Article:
Conspiracy Nation: myths, madness, and the “truth” about 9/11

Almost every high-profile airplane crash these days is trailed by a conspiracy theory.

 Where to start?  Conspirobabble stretches back to the death of Dag Hammarskjold and the heydays of the Bermuda Triangle.  The modern era got going with the 1983 shoot-down of Korean Air Lines flight 007 by a Soviet fighter.  Since then, the Internet has become a potent incubator of myth and misinformation, spreading pseudo-truths with the lackadaisical tap of a SEND button.  Five minutes with a keyboard and mouse and you’re privy to more feverish speculation than the old Grassy Knollers ever could have dreamed of.

Prior to 2001, the 1996 TWA tragedy was probably the most mulled over disaster in the minds of the intellectually eccentric.  Flight 800 blew up like a giant roman candle in the July twilight off Long Island, the result of a short circuit igniting vapors in an unused fuel tank.  What came next was a sideshow of at least four books and enough World Wide Web puissance to power a 747 through the sound barrier.  Even mainstream commentators registered intense skepticism that flight 800 could’ve crashed the way it did.  After all, fuel tanks don’t simply explode.

Except, under very unusual circumstances, they do.  Indeed it’s not likely, but it’s neither impossible nor unprecedented.  The airplane, an old 747-100 destined for Paris, had been baking on a hot tarmac up until departure, superheating the vapors in its empty center fuel cell (a 747 does not need full tanks to cross the Atlantic).  Later, an electrical short deep in the jet’s mid-fuselage bowels provided the ignition.  At least two other fuel tank explosions have taken place.  A Thai Airways 737 once burst into flames while parked at the gate in Bangkok, killing a flight attendant.  Per FAA behest, airlines have begun phasing in a system that uses nitrogen as an inert filler in vacant tanks.

We heard more whispering after American 587 went down in New York City less than two months after 2001 terror attacks.  Officially the crash was caused by crew error, compounded by a design quirk in the A300’s rudder system, but the mongers had other idea: a bomb destroyed the plane, and the government, along with the airlines, fearing paralysis of the economy, decided to pass off the crash as an accident.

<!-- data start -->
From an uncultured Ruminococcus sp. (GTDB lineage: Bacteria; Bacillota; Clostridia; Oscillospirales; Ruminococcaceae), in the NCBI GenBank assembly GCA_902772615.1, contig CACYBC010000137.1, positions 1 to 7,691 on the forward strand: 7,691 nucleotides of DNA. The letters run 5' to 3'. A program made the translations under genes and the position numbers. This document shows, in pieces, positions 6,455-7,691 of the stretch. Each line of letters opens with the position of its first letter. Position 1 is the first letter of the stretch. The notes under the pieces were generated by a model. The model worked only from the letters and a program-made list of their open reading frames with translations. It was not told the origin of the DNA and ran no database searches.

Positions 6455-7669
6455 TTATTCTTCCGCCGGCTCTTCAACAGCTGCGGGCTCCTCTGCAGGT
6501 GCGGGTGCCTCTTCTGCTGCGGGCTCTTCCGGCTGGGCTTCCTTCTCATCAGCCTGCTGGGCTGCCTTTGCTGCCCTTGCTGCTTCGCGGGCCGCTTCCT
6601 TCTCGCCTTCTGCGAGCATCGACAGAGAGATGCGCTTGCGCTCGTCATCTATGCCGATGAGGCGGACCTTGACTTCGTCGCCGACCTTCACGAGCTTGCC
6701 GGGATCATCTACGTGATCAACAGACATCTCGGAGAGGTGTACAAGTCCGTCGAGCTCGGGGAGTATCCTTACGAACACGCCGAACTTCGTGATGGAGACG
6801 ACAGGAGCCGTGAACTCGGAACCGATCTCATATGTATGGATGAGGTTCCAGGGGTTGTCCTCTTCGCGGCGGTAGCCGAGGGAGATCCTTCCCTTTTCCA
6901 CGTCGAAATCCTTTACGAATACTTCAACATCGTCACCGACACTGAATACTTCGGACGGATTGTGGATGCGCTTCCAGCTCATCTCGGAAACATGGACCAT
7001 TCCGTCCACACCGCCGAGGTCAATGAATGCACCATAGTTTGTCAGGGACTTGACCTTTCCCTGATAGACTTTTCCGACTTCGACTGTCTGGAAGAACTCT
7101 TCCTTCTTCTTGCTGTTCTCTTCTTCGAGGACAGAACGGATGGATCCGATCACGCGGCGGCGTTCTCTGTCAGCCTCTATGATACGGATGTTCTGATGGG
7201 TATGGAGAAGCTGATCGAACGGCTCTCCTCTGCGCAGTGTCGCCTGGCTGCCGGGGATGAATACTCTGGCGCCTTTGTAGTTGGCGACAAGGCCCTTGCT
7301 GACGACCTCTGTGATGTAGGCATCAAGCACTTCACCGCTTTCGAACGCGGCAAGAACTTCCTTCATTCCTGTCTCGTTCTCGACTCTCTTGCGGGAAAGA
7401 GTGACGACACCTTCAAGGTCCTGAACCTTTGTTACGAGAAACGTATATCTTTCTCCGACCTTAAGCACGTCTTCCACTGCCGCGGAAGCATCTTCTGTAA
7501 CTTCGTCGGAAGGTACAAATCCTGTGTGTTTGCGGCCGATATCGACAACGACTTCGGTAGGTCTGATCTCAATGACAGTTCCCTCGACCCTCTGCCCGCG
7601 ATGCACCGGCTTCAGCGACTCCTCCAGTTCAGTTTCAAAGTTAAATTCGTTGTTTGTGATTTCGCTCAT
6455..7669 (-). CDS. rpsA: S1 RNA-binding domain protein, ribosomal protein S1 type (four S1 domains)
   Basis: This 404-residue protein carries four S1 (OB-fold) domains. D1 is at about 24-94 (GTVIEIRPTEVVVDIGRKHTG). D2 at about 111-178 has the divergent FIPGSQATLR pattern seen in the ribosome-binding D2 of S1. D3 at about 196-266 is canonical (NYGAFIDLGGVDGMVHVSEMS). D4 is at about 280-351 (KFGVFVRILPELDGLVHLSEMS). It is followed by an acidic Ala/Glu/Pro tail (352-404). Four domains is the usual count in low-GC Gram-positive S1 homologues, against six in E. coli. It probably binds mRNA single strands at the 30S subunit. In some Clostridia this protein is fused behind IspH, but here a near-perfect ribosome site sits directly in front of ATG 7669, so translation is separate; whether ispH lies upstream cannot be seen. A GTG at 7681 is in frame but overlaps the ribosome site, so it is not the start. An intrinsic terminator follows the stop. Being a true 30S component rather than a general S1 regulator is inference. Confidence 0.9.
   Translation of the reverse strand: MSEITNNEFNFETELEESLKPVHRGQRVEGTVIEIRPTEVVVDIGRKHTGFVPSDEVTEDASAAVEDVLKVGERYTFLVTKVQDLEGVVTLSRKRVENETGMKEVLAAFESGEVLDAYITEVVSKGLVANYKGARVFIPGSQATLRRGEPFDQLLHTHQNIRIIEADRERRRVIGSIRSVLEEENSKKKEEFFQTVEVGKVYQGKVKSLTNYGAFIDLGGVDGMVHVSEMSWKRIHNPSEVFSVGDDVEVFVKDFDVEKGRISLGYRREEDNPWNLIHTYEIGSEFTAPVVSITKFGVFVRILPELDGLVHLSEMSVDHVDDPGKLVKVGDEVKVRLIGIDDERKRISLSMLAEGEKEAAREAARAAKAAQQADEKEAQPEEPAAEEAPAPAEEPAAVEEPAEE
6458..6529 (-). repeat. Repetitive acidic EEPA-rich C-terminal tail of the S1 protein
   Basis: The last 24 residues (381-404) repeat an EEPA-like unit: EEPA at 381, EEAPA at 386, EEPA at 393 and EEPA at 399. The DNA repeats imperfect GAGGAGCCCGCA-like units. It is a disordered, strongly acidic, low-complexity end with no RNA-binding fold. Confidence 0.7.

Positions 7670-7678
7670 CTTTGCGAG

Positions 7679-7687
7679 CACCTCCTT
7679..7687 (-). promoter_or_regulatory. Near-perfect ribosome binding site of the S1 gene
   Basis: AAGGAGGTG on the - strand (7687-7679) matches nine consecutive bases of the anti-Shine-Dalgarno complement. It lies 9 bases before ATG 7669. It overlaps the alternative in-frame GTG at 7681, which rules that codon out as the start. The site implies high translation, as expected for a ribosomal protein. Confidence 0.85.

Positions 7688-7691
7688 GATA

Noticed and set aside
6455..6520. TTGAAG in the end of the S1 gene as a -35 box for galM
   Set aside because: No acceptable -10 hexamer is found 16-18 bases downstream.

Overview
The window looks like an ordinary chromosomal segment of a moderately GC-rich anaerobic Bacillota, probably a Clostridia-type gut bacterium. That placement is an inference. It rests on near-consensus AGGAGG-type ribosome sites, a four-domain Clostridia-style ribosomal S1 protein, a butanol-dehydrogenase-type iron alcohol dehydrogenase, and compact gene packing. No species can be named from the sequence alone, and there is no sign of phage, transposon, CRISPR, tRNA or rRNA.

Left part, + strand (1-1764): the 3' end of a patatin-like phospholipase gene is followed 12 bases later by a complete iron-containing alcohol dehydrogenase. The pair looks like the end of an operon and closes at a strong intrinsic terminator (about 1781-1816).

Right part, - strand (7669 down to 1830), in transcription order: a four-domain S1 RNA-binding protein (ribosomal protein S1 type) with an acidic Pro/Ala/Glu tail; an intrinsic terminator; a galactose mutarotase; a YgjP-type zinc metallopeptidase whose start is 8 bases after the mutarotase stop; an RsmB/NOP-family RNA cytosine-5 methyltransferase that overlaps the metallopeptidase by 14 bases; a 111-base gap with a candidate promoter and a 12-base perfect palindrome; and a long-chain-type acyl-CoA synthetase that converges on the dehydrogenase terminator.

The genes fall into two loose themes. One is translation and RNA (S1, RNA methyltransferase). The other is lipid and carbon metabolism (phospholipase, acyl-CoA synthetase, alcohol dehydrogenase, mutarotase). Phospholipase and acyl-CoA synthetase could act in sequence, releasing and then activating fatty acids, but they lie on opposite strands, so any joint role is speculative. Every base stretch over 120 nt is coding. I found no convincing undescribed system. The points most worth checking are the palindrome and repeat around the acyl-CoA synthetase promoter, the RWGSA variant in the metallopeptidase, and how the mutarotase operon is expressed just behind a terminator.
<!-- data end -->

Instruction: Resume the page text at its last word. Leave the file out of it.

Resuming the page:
Then we have September 11th itself.  If you haven’t been paying attention, cyberspace is awash with claims that the attacks were an inside job.  The specific assertions are too numerous and complicated to list here exhaustively.  They vary website to website, overlapping, underscoring, complimenting and contradicting one another to the point of madness.  The Pentagon was struck with a missile, not a 757; the planes that hit the World Trade Center were remotely controlled military craft; the real flights 11, 175, 77 and 93 never existed, or were diverted to secret bases; controlled demolitions felled the twin towers.  And so on.

The same technological magic that makes the spread of wild conjecture so effortless should, you would think, make countering and dismissing it no less easy.  Strictly speaking, indeed it does.  But it depends who’s paying attention, and the human proclivity for believing in conspiracies is a lot stronger these days than our proclivity for analyzing and debating them.  Maybe that’s human nature, or maybe it’s some perverse/inverse fallout of technology.  Either way, there are lots more people around hungry to make us believe something than make us not believe something.  A pro-conspiracy Website is certainly a lot more exciting, and will garner a lot more hits, than an anti-conspiracy Website.  Both kinds are out there, but it’s the conspiracy traffickers, regardless of their credibility, who believe more passionately in their cause, and consequently garner more attention.